Skip to main content

Arvada Hackberry Tree Collection, 1936-1937

 Collection — Small Collection Box: 6, Envelope: 4
Identifier: Series-231

Scope and Contents

This collection contains documents and photographs gathered and assembled from various sources by the Archives regarding the tree on Hackberry Hill that was ultimately cut down due to the straightening of Wadsworth Blvd. north of Arvada in 1937. There are letters written to the Board of County Commissioners by citizens protesting destruction of the tree as well as resolutions and other correspondence by the Peace Pipe Chapter of the DAR; the Colorado State Forestry Association; the Woman's Club of Arvada; and the Denver Chapter of the DAR. There is an article entitled "The Lone Hackberry" by A.V. "Rips" Mayfield that was published in the Arvada Enterprise newspaper about the tree; a letter from the USDA about the feasibility of moving the stump after the tree was cut down; and 14 black and white photos of the stump taken from all sides by Louis G. Davis, the County Extension Agent.


  • Event: 1936-1937


Conditions Governing Access

Archives collection material is non-circulating, requires staff retrieval and is available for use by appointment in the reading room.

Biographical / Historical

The Legend of the Hackberry Tree by Ethel Dark

For many years, an old hackberry tree stood on a hill a mile north of Arvada, Colorado. As early as 1859, the pioneers of Jefferson County remember it, particularly since the only other trees in this region were willows, cottonwoods and the evergreens in the mountains.

Many theories have been advanced as to how the tree happened to be growing alone on this rocky, barren hill. Some say that the tree was planted by early government surveyors to be used as a point of bearing, but this can hardly be true, since it was growing a long time before the land was surveyed. Others suggest that wild birds from the Missouri River Valley, where a few hackberry trees grew, may have been responsible. However, it seems highly improbable that birds could carry a seed for such a long distance.

The indians had a fascinating legend that explained the hackberry tree. Long ago, their folk tale stated, a great chief slain in battle was buried on the bluff. He was dressed in all his robes of office, with his favorite ornaments and weapons beside him, and around his neck was his buckskin medicine bag, containing those things which made up an Indian's personal charm against evil or bad luck. In that bag were hackberry seeds which were perhaps souvenirs of some war or hunting journey or a gift from some medicine man. One of these seeds took root within the breast of the chief, sending its shoots to the sun and its roots to the water far below.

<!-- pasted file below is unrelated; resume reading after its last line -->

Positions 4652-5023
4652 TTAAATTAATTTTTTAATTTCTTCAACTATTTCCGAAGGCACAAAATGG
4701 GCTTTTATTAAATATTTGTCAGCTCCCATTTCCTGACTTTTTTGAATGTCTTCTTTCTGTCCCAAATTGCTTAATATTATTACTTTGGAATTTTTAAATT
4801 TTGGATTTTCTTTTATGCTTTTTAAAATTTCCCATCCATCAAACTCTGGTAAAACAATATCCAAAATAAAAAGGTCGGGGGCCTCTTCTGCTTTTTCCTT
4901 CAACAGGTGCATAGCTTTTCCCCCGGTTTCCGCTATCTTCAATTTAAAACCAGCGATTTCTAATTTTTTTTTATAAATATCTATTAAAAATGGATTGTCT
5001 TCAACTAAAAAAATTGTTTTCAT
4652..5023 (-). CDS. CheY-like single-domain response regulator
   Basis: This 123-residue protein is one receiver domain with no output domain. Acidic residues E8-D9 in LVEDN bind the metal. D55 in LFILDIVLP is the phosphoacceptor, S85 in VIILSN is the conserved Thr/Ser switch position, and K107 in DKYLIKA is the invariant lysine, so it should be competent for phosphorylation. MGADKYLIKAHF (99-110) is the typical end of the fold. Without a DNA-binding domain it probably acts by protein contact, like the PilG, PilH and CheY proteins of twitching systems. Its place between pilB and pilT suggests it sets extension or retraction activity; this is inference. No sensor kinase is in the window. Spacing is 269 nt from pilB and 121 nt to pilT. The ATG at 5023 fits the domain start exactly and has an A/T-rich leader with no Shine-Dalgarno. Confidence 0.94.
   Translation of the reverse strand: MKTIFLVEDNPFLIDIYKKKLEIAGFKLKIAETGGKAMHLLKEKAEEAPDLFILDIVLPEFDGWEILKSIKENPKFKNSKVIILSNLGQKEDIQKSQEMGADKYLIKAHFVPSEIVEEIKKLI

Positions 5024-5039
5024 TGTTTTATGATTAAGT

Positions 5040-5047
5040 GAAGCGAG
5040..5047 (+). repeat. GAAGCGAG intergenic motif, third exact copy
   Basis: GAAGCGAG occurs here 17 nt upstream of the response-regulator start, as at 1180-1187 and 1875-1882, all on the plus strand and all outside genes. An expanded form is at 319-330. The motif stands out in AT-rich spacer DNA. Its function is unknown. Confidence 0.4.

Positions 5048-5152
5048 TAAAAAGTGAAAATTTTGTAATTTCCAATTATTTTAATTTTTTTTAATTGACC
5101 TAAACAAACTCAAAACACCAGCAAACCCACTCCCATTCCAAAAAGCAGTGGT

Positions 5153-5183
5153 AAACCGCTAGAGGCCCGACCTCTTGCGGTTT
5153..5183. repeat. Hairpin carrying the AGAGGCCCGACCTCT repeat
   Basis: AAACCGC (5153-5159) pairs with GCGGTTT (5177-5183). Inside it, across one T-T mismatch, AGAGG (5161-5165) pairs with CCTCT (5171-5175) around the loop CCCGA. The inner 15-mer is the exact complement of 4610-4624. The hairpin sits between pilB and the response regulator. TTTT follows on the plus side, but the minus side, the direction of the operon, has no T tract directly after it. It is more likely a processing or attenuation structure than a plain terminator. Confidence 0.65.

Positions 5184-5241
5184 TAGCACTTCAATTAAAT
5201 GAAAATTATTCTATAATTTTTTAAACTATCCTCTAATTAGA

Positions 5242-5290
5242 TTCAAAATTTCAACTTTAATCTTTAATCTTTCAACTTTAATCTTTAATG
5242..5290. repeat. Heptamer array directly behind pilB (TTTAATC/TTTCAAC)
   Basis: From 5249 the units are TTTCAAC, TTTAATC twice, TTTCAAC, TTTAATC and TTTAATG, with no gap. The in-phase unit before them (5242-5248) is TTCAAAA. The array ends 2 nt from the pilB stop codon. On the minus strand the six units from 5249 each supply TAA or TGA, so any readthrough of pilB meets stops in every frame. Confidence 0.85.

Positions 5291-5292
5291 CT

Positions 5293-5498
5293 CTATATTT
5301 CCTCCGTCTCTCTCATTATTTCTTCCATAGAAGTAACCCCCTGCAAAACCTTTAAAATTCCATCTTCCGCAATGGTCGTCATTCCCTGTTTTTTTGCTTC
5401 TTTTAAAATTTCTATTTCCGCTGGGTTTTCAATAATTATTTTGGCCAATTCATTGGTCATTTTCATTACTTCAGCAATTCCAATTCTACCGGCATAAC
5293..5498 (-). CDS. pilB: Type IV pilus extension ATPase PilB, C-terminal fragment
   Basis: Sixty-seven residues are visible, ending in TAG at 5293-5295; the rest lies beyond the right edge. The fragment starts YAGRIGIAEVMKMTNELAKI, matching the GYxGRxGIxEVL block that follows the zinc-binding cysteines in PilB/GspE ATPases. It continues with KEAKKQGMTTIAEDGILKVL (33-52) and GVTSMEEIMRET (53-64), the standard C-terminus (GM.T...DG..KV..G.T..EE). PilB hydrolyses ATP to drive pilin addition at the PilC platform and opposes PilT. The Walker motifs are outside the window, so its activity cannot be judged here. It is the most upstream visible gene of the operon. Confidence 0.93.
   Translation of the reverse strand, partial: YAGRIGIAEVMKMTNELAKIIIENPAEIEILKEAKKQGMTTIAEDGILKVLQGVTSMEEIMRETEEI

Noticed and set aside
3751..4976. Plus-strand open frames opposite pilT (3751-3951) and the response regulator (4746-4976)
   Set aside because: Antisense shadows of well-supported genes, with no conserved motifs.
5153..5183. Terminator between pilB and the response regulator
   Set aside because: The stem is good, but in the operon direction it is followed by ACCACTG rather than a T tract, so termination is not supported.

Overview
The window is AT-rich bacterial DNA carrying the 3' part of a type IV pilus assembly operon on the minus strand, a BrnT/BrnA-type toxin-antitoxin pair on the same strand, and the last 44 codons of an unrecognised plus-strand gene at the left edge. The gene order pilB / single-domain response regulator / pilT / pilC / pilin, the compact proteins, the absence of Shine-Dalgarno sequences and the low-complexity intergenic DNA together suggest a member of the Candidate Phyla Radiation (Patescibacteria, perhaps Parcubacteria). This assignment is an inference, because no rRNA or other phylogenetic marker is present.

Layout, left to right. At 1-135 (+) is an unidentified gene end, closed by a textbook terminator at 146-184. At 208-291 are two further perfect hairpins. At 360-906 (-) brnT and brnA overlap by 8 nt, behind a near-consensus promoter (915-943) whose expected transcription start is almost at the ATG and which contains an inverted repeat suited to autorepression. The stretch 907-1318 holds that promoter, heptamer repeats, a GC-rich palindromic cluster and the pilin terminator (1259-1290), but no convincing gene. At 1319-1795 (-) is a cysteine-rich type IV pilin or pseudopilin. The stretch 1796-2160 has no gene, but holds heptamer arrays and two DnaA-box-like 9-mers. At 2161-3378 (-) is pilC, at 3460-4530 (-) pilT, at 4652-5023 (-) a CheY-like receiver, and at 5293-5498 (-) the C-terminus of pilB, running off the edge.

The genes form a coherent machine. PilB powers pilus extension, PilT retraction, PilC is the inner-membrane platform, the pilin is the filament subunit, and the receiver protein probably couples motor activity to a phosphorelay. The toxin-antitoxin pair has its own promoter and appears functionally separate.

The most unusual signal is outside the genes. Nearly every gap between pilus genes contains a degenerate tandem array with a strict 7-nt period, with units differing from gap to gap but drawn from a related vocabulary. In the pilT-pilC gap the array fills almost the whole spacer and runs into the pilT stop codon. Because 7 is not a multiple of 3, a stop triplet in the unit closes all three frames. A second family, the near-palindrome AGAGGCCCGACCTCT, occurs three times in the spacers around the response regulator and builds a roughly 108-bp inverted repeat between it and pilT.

Another Indian legen relates that White Thunder, a great medicine man among the Sioux Indians, planted lone hackberry trees on high hills in the Dakotas, Nebraska, Wyoming and Colorado. He said that these trees were altars to the Great Spirit and that no one must destroy them.

In 1936, when government surveyors planned a new road over Hackberry Hill where the old hackberry tree stood, they reported that it would have to be cut down. Hundreds of people protested the destruction of the old landmark, so finally the officials agreed to transplant the tree. It was only about fourteen inches in diameter at the base of the trunk and stood about 16 feet high at the peak of ist branches. The tree had grown in such a manner as to provide on the trunk a seat where the weary traveler might stop and rest. All arrangements had been made to transplant the tree; a big trench had been dug around it, leaving a large mass of soil clinging to the roots. But on the day before the moving of the tree, it was mysteriously cut down. Did vandals maliciously destroy one of Colorado's treasures, or did the Great Indian Father bring revenge upon the white man for building a road which would destroy an Indian altar?

Hackberry hill, the long, high ridge north of Arvada, was reportedly once an indian shrine where the Sioux held ceremonial dances, according to early pioneers. When the first pioneers arrived, there was only one tree to be seen for miles around: the hackberry tree on top of the ridge. The mystery surrounding the Hackberry tree has been discussed in accounts dating back as far as 1859. The tree is not native to Colorado. At the time the tree sprouted and grew, the nearest hackberry tree was on the Missouri River, 600 miles away.

Legend has it that many years before the white man, a great Indian chief was killed in battle. His warriors carried him to the highest hill and buried him with all his possessions. In a leather sack, which he wore around his neck, was a dried hackberry seed from which sprouted and grew the gnarled and knotted hackberry tree found on the ridge.

The original road used to wind around the east side of the hill. In 1936, the County decided all roads should be straight, no matter the obstacles. County officials announced they would build the road over the top of the hill and cut down the hackberry tree, which was squarely in the way. The people protested, and asked if the county would curve the road to avoid the tree. Other residents suggested moving the tree to the capitol grounds to preserve it as a historical monument. However, one dark night, the tree was cut down by an unknown scoundrel and construction began on the road the very next day.

Years later, a man from Arvada claimed he had cut down the hackberry tree because he was "tired of all the wrangling over the darned old tree."

From "Hackberry Hill, an Indian Shrine" by Laura Spitler, published in the Tri-City Journal, Oct. 8, 1975.


0.10 Cubic Feet (One small collection envelope)

Language of Materials